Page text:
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Army chief's house bombed

Army chief's house bombed

MILITARY investigators say the July 26 grenade attack on the Phnom Penh home of Colonel

Ly Vanthang - Funcinpec's chief medical officer in the Royal Cambodian Armed Forces

- was not a political assassination attempt, but they are not ruling out the chance

that the Khmer Rouge were behind it.

"There is no political motive to the attack," said Brigadier-General Van

Bunny, head of the Military Police High Command, of the attack in which Vanthang's

mother-in-law was killed.

However, police were not discounting Vanthang's reported suspicion that KR operatives

may have masterminded the attack or contracted a hit-man.

"Ly Vanthang informed the police that he feared reprisals from the Khmer Rouge,

because he said he had successfully appealed to many of its medical officers to defect

to RCAF," Bunny said.

"The Government has unanimously called on KR cadres to join RCAF and integrate

themselves into Cambodian civil society," he added, dismissing suggestions that

the attack was ordered from within the mainstream of Cambodian politics.

At press time, Vanthang was unavailable for comment, having flown to Bangkok on July

29 to oversee the surgical removal of shrapnel from his six-month old baby's legs.

At around midnight on Friday, July 26, a hand-grenade was lobbed through the barred,

ground-floor window of Vanthang's apartment, located in a military zone behind the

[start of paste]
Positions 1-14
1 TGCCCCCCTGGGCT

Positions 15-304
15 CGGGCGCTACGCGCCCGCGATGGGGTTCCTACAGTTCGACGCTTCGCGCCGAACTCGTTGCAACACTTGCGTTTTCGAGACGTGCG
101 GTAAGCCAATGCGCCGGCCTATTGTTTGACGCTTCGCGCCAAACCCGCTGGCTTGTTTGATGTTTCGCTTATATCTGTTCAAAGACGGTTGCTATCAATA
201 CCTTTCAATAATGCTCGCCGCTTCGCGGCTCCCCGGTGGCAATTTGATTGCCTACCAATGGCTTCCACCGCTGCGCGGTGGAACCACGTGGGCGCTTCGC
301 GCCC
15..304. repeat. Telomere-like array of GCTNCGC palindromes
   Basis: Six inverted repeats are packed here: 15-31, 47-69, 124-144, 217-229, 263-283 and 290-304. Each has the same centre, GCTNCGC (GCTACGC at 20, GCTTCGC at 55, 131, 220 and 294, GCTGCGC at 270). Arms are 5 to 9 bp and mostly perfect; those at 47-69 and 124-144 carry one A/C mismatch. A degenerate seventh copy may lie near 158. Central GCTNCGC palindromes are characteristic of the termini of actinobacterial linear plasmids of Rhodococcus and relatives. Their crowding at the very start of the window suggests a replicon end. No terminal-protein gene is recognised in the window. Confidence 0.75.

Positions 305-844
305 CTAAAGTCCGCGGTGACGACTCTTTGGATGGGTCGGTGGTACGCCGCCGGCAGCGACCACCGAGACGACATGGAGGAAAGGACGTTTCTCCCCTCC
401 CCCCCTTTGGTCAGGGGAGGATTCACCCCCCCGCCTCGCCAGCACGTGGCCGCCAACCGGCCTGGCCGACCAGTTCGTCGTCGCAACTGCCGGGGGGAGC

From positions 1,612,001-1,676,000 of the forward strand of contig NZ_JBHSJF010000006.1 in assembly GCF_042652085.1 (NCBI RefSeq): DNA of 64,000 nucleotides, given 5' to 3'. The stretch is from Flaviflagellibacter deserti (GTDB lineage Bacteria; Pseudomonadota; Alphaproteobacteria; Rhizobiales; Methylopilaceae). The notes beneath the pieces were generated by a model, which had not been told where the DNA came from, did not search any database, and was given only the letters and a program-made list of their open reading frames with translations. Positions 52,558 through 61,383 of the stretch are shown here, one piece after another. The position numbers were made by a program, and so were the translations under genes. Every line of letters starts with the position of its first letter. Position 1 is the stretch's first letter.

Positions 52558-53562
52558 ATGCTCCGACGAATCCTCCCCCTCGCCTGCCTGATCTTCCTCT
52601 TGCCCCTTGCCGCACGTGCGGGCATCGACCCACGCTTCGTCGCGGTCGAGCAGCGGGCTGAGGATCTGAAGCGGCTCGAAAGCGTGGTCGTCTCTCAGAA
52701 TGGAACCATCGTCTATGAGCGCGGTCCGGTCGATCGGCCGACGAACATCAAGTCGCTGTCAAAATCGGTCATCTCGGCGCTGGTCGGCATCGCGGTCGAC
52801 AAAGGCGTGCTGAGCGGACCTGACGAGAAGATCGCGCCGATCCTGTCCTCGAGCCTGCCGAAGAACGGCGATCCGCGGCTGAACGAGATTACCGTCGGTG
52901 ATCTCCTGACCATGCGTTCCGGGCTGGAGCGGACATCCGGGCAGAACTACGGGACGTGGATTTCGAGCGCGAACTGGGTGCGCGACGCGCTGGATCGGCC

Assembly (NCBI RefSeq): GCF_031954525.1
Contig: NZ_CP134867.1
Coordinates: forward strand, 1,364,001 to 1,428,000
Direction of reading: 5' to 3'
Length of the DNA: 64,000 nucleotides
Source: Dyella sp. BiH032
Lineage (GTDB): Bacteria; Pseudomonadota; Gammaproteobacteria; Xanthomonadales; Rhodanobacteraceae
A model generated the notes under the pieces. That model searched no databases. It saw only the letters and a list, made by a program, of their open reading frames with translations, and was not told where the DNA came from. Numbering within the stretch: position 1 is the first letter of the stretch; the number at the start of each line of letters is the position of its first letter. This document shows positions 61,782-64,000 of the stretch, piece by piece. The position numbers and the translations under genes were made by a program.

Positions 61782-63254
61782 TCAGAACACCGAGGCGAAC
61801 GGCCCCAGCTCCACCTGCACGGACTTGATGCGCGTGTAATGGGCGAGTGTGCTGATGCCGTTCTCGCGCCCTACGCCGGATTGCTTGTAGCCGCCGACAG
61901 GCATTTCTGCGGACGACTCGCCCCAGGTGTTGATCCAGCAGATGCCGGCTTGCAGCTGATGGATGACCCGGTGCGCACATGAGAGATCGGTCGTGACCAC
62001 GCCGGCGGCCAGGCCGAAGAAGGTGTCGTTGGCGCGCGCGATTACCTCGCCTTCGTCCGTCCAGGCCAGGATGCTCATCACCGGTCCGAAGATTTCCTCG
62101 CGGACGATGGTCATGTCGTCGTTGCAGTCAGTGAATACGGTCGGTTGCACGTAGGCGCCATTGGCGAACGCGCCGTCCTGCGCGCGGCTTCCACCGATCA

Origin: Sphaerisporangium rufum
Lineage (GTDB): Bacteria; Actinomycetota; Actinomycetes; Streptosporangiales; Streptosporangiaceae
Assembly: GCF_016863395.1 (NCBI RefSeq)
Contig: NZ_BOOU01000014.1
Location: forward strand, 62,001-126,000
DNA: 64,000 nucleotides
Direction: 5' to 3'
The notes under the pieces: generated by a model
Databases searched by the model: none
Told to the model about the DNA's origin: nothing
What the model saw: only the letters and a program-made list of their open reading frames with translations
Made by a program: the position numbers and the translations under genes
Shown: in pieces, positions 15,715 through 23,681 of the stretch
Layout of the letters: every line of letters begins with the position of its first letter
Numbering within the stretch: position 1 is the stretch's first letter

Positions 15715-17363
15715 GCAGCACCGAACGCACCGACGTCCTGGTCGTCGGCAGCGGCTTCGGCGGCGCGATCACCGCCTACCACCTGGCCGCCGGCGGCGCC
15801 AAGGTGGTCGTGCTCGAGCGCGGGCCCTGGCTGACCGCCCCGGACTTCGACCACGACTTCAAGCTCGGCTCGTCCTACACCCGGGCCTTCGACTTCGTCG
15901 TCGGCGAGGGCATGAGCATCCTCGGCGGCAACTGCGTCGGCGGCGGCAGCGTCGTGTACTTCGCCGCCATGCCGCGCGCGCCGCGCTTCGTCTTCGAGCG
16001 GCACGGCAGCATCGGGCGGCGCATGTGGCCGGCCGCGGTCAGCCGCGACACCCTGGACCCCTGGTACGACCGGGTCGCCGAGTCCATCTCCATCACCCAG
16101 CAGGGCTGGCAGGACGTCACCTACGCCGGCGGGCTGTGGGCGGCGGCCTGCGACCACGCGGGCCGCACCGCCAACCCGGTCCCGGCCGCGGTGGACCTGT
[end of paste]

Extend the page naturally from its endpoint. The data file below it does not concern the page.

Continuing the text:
Ministry of Defense, as its 14 occupants - nine adults, and five children - slept,

according to accounts given to the Post by surviving family members.

The Plae Teab grenade - an army-issue grenade resembling the lumpy, green fruit sold

by street vendors - landed and exploded in the middle of the living room, where four

children and their grandmother were sleeping under a mosquito net.

The grandmother, Chhiv Kim Chy, 49, was pronounced dead at Calmette hospital at 2:30am,

after sustaining fatal wounds to the spleen and abdomen, relatives said.

Although no political motive has been established in the case, the attack occurred

a week before First Prime Minister Prince Norodom Ranariddh aired his worries about

a possible descent into "political violence" in the run-up to the 1998

General Election.

"As one of the country's first citizens, I am shocked by this act of violence,"

said Ly Thuch, the spokesman for Ranariddh. "What did this old lady and children

do to deserve this?"

"This is blow to democracy in Cambodia," he added. "What will it be

like here when the election finally comes about?"

Although police are still after suspects, Brig-Gen Bunny said they had temporarily

detained a civilian who is still under surveillance.

According to Bunny, Sen Pasary, the director of a local construction company and

a neighbor of Van-thang's, was spotted leaving the compound five minutes before the

explosion occurred. He was detained the day after for 48 hours.

The sentry had seen Pasary returning home at 11:40pm, where he usually parks his

moto inside an apartment next to Vanthang's.

But on this night, Pasary drove back out a few minutes later.

On his way out, Pasary told the sentry the apartment grill was locked, so to avoid

waking its occupants, he would park the moto elsewhere, Bunny said.

Five minutes after Pasary passed the check-point on his way to the Ly Lai hotel -

located around the corner on Kampuchea Krom Blvd - the grenade ripped through Vanthang's

living room.

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